In fact, the French poet Charles Baudelaire (1821-67) could easily qualify as the template goths (and other bohemians) aspire to. He often dressed in black, dyed his hair green, and rebelled against the conformist, bourgeois world of mid-19th century Paris in both his personal life and his art.

His first collections of poems, Les Fleurs du Mal (The Flowers of Evil, 1857), was prosecuted for offending public morals, challenging its audiences with its startling treatments of sex, Satanism, vampirism and decay. No wonder his words would one day be set to music by The Cure.

Aside from his writing, Baudlaire’s dissolute life was a checklist of boho credentials. He fell out with his family. He went bankrupt. He pursued reckless sexual experiments and contracted syphilis. He developed a drug habit. He associated with artists, musicians, writers and petty criminals rather than “respectable” people.

He outraged his family by having a mistress who was mixed race and probably illiterate. He refused conventional employment and made a precarious living as a writer, critic and occasional art dealer.

He wrote poetry which was prosecuted for obscenity and was adored by like-minded souls throughout Europe while being hated, even feared, by “straight” society. And then he died young, after years of serious illness and addiction, at the age of 46.

Baudelaire, photographed by Étienne Carat in 1863.

Baudelaire was also a dandy, clean-shaven in an age of whiskers and dressed immaculately despite squalid domestic circumstances. Never ostentatious, he wore sombre black in mourning for his times.

Considering nature to be tyrannical, he championed everything which fought or transcended it, while being, like many of his contemporaries, overtly misogynistic. “Woman is natural. That is to say, abominable,” he wrote.

Nevertheless, he recognised how both genders were trapped within their fleshly prisons and urged resistance to such incarceration through costume and cosmetics, recreational sex, drugs and alcohol.

Baudelaire sounds like many later writers, actors and rock stars, but it is unfair to suggest his cultural importance resides only in his delinquent mannerisms. What makes Baudelaire so significant, and so relevant today, is his recognition in Les Fleurs du Mal, his prose poetry, and essays, that the urbanised, industrial and increasingly godless modern world is radically different from any earlier epoch.

Artists responding to these new conditions of existence cannot cling to outworn traditions. They need instead to cast off convention and rethink their relationship to their culture and surroundings.

Baudelaire’s translations of Edgar Allan Poe brought the American writer to a new audience – and the morbidity of many Baudelaire poems suggests the two men were kindred spirits. In Une Charogne (A Carcass, 1857) for example, he recounts finding a woman’s maggot-infested body, cataloguing her obscene decay in hideous detail before telling his lover that one day, she too will be rotten and worm-eaten.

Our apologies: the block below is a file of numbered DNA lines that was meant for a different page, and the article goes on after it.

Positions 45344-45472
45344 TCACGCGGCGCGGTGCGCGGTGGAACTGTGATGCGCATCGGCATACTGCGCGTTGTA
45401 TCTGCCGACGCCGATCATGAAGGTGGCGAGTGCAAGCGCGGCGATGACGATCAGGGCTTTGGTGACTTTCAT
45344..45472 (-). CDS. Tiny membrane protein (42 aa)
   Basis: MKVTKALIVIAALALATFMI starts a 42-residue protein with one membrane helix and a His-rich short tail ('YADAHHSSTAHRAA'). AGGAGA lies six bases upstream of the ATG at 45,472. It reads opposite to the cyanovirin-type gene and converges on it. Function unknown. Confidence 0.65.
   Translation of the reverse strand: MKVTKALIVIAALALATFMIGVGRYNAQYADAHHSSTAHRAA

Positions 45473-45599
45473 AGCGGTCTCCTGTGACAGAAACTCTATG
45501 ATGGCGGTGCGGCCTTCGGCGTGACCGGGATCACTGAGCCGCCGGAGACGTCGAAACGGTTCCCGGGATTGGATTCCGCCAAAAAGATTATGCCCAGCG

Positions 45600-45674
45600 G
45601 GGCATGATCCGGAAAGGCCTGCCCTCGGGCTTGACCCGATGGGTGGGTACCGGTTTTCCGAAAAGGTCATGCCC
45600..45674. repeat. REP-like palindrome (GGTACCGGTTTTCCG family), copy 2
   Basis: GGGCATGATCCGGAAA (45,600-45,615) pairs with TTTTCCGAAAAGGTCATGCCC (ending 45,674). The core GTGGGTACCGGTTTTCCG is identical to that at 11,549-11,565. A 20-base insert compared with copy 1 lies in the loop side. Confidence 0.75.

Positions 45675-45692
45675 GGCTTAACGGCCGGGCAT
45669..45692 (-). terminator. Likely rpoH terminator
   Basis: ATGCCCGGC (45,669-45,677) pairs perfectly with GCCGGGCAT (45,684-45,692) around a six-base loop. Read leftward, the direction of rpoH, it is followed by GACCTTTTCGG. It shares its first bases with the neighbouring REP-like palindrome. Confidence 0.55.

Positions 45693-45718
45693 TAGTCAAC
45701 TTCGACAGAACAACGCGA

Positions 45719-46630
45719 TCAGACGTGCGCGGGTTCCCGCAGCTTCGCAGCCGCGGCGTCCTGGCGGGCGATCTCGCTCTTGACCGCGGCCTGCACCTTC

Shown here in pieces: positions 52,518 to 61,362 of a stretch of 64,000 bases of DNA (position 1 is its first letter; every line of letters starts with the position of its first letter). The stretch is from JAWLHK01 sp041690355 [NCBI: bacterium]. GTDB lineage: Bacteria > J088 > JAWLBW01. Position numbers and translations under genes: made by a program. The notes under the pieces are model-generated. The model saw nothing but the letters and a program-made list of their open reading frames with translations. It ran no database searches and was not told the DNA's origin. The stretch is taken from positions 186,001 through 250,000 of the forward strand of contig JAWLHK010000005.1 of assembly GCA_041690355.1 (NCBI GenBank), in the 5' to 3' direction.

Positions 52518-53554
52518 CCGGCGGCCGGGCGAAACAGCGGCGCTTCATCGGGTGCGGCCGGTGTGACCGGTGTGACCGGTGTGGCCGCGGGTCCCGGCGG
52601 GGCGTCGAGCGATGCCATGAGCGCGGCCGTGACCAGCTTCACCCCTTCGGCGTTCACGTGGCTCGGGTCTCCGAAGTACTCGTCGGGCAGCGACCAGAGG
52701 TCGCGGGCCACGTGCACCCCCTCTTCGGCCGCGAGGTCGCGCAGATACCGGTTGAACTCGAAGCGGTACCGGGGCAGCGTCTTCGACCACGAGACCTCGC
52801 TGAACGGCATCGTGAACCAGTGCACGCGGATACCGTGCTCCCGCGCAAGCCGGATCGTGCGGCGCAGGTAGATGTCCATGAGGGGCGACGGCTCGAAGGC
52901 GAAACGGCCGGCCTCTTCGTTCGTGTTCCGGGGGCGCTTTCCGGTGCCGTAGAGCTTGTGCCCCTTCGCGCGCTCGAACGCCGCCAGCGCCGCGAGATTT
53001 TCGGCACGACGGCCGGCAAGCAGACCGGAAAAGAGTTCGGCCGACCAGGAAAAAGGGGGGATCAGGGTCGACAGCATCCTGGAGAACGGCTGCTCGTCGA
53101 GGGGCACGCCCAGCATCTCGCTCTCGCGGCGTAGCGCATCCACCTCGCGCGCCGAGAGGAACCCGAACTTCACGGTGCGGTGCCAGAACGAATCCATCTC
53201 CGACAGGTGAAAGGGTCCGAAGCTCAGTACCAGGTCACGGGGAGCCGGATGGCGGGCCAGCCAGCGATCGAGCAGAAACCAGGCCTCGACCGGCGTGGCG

Like his contemporary, Gustave Flaubert, Baudelaire felt stifled and alienated by the bombastic hypocrisy of Napoleon III’s Second Empire. He despaired at the gulf between public morality and private vice, and was sickened by the rise of bourgeois respectability, the protestant work ethic, and the sweeping modernisation of Paris itself.

Disdaining realism’s preoccupation with appearances, his writing examined the mental states his surroundings produced: boredom, an aggressive self-lacerating melancholy, and ennui – the listlessness and depression which left sufferers joyless and blasé.

He depicted himself as being like the king of a rainy country gripped by an unending despair, prematurely aged, impotent and sorrowful with no clear cause. “Life is a hospital,” he wrote, “in which all the patients are obsessed with changing their beds. One would prefer to suffer beside the fire, another thinks he’d recover sooner if placed by the window.”

A series of unfortunate events

More than 150 years after his death, Baudelaire remains a challenging figure – not least for his sexual attitudes. Nevertheless, his influence is undeniable. T.S. Eliot hailed him in The Waste Land (1922), borrowing his line: “Hypocrite lecteur – mon semblable – mon frère!” (Hypocrite reader, my likeness, my brother), for his dissection of the post-1918 world.

More recently, English author Angela Carter’s Black Venus (1985) gave a voice to Baudelaire’s mistress, Jeanne Duval, who rages at how “his eloquence denied her language”. And How Beautiful You Are, by Gothic rockers The Cure (1987) adapted his prose-poem Les Yeux des Pauvres (The Eyes of the Poor).

Baudelaire’s rich musical heritage is being currently documented by the Baudelaire Song Project. His notion of the “flaneur”, the aimless urban idler, influenced the German philosopher Walter Benjamin and the explorations of modern psychogeographers. His presence even lurks in the young adult fiction of Lemony Snicket, where the Baudelaire children suffer a series of unfortunate events.